By giving Northern Ireland this “special” status, Johnson’s new deal ensures no physical border between Northern Ireland and the Republic of Ireland, so goods will continue to travel between these two seamlessly as they do today. But the rest of the U.K. will move away from EU’s rules and regulations and be free to strike trade deals with others.
Johnson’s new deal also proposes that after this new arrangement for Northern Ireland has been in effect for four years, the Northern Ireland Assembly gets to decide based on a simple majority whether it wants to continue this arrangement for another four years. Northern Ireland’s Democratic Unionist Party (DUP), a traditional ally of Johnson’s Conservative Party, voiced its opposition to Johnson’s deal immediately.
The DUP always argues that any special arrangement for Northern Ireland risks trapping it in the EU and may eventually break up the United Kingdom. Since the DUP doesn’t have a majority in the Northern Ireland Assembly, it fears that should Johnson’s deal go through, the DUP doesn’t have enough votes to reverse the course four years from now.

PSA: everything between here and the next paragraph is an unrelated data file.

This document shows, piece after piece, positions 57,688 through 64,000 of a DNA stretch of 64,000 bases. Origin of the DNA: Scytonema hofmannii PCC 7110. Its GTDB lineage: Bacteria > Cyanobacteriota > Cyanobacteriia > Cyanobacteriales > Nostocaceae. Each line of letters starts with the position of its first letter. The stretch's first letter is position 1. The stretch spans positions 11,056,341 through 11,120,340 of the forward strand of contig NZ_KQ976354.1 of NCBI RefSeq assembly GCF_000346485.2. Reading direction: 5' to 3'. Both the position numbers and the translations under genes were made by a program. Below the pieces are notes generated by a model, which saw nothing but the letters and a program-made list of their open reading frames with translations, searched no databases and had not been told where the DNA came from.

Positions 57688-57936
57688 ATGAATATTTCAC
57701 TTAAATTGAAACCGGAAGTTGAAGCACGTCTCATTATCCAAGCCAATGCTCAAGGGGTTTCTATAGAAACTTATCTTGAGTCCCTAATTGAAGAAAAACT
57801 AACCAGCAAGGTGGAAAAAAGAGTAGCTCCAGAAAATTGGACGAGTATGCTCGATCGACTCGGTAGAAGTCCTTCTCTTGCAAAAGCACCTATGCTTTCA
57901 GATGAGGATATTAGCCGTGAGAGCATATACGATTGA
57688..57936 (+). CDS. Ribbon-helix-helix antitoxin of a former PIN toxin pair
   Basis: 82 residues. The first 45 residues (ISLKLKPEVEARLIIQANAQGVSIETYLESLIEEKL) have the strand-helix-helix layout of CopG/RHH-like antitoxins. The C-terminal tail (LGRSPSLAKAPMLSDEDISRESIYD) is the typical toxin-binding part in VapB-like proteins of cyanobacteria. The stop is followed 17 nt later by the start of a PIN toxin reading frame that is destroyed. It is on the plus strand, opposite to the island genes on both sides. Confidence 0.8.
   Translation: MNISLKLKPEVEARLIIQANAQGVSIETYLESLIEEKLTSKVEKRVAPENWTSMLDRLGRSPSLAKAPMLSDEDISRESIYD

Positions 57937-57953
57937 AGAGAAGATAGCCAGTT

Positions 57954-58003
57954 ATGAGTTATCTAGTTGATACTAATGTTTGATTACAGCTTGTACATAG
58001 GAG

Truth be told, however, there is no perfect solution for the Northern Ireland situation. By giving the Northern Ireland Assembly the power of consent four years from now, something completely missing from May’s old deal, Johnson’s new deal at least gives the people of Northern Ireland a final say in their own future.
Parliament Voted on an Amendment, not the Brexit Deal
It’s fair to say Johnson surprised many by not only striking a deal with the EU but also bringing home a better deal right before the Oct. 19 deadline. But it became apparent on Saturday that the majority of the MPs really don’t care. They chose not to even vote on the deal.
Instead, the MPs voted 322 to 306 to approve an amendment put forward by former Conservative MP Sir Oliver Letwin, which says the Parliament will not vote on Johnson’s deal until the legislation needed to implement Brexit, known as the withdrawal and implementation bill, has been approved first.